The Self-Serving Policy Proposal Prize

We need a prize for the most self-serving proposal. A lawyer with large student loans has assembled a large group of friends on Facebook with the proposal “Cancel Student Debt to Stimulate the Economy.”

Ignoring the fact that this might reduce rather than increase the fiscal stimulus, it would reduce the burden on people who, if they attended public universities, have already received a large subsidy from the average taxpayer in the form of tuition far below the average cost of their education.

Moreover, given the high rate of return to human capital accumulated in the form of college education, the Facebook friends are soon likely to be at least in the upper quartile of the income distribution. This is a proposal that is one of the most regressive I have ever seen.

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  1. john says:

    And yet, even with this tax subsidy, the average college student graduates with 27,600 of loan-created debt, and many people from lower class backgrounds cannot even consider going to college due to cost.

    Not everyone can bootstraps through college with 3 jobs and perform well academically.

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  2. Chris says:

    I like my student debt … keeps me on the ground and makes me appreciate the value of education.

    Cancelling student debt will just degrade the value of a university education. Make them work for it!

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  3. Shaun Dakin says:

    All policy proposals are, by definition, self-serving. That you picked this one doesn’t mean that this is, in fact, self-serviing.

    The impact of this proposal is much larger, than say, the continuing farm subsidies that impact massive agro-businesses.

    And yet, these farm subsidies are presented as “saving the American family farm” when in reality the majority of payments go to massive corporations.

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  4. a_c says:

    True. If anything we should be taxing the socks off those students, because they have the temerity to aspire towards the upper quartile of the income distribution.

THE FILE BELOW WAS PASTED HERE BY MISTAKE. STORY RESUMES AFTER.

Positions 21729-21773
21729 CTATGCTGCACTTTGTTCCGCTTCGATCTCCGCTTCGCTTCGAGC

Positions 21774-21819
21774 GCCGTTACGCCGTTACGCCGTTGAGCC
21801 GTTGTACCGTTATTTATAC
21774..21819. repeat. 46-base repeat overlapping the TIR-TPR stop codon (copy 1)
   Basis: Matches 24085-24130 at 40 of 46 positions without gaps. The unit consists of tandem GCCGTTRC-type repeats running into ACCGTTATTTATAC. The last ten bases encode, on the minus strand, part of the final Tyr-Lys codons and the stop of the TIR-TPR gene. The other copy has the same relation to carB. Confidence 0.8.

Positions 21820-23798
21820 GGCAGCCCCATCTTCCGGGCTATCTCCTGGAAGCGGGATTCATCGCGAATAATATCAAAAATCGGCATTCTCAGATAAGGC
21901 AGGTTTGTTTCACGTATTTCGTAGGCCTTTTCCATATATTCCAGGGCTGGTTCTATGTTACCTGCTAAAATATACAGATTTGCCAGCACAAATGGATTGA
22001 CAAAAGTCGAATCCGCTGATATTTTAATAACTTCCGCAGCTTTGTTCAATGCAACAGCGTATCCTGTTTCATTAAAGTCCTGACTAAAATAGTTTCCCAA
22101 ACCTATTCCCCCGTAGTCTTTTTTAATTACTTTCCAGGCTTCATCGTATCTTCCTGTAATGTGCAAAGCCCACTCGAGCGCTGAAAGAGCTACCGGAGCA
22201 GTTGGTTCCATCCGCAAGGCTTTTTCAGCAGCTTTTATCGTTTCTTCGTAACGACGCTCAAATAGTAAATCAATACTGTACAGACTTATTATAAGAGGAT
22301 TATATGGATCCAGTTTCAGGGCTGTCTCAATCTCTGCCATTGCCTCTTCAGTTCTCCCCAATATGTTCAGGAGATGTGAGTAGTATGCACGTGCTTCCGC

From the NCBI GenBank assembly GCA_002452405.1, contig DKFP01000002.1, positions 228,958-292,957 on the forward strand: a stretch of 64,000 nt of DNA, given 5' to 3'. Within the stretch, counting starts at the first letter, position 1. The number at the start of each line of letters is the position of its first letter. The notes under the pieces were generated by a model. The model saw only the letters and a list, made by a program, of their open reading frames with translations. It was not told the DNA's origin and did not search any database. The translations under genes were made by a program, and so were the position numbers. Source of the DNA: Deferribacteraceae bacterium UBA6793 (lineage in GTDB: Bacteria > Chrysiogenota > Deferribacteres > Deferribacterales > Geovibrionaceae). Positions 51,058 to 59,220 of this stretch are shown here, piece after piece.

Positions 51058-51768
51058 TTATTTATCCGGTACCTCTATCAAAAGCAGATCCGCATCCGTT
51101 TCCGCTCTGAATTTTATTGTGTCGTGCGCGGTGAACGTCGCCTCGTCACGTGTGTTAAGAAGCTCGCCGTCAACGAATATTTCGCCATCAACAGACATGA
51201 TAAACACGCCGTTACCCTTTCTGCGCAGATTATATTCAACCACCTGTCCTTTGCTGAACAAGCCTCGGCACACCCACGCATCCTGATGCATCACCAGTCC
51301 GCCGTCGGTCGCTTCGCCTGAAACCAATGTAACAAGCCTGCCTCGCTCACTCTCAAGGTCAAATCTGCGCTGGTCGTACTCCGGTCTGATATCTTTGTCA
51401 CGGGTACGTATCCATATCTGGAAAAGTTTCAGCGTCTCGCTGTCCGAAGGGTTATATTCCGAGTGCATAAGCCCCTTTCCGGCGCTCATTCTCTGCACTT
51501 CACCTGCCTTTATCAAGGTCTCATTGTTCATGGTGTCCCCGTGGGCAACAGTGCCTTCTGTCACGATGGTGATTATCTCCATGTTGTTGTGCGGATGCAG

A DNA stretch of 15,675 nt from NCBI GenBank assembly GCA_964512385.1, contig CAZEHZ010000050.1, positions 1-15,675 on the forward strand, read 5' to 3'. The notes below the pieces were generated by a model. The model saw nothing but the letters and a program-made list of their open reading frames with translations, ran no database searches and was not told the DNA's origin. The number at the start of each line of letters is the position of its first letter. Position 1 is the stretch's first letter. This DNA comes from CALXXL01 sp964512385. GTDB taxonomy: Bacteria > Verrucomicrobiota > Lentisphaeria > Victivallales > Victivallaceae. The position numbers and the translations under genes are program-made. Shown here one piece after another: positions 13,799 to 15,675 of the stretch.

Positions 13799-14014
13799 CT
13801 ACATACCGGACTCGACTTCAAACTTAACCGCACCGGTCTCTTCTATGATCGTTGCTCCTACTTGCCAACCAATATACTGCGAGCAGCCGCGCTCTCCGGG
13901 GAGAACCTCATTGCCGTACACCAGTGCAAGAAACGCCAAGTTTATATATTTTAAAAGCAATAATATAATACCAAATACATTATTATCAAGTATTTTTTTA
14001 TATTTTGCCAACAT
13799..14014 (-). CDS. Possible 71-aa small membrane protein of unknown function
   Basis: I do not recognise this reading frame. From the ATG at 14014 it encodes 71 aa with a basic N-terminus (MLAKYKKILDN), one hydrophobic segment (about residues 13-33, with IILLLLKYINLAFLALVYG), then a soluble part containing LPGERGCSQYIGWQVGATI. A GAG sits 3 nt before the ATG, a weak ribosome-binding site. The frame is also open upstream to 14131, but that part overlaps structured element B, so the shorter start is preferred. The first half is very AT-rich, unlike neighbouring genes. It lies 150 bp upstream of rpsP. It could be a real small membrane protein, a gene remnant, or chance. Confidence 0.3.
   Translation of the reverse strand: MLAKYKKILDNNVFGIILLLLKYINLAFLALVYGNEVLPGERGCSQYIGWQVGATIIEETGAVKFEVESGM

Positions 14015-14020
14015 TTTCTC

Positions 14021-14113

Egalitarianism over all!

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  5. Hunter says:

    Not to mention that such a program might have the knock-on effect of reducing the size of the pool of loanable funds to prospective students, which would reduce the aggregate flow of revenue to colleges, which might reduce or eliminate salaries for economics professors at the U of Texas. 😉

    Just a thought.

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  6. anandine says:

    I proposeT. Boone Pickens’ attempt to get the state of California to subsidize cars made to use his fuel but nobody else’s and to get the state to install infrastructure for his delivery system.

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  7. Jason says:

    Why not cancel the debt? I have to buy stuff to survive anyhow. It would stimulate the economy. Actually bailing out the banks is the same exact thing as canceling student debt, but the banks got “canceled bank debt.” They aren’t students. That’s the only difference. What a joke this whole thing is. Give me, give me, give me! No longer can we work hard for a living and be able to afford the reality of it. I have a college education, 2 degrees and make good money. Buying a house is expensive. Pay off my house. I’ll stimulate the economy with the $ I don’t spend on my mortgage.

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  8. Brent says:

    You are right on sir. I always get a chuckle when I see students or young people wailing of the cost of school and about how tricky student debt is to manage. Relatvie to the value you receive these are fairly small. Rather than growing up and realizing we have to be serious about fiscal policy in this country, some young people with a college education choose to pursue politics in the same way our parents and grandparents did. However, We unlike our parents and grandparents do not have the luxury of a system that will remain solvent in spite of our fiscal games until after we are dead. The joke will be on us if we give ourselves free passes like our parents and grandparents chose to by not reforming Social Security and Medicare.

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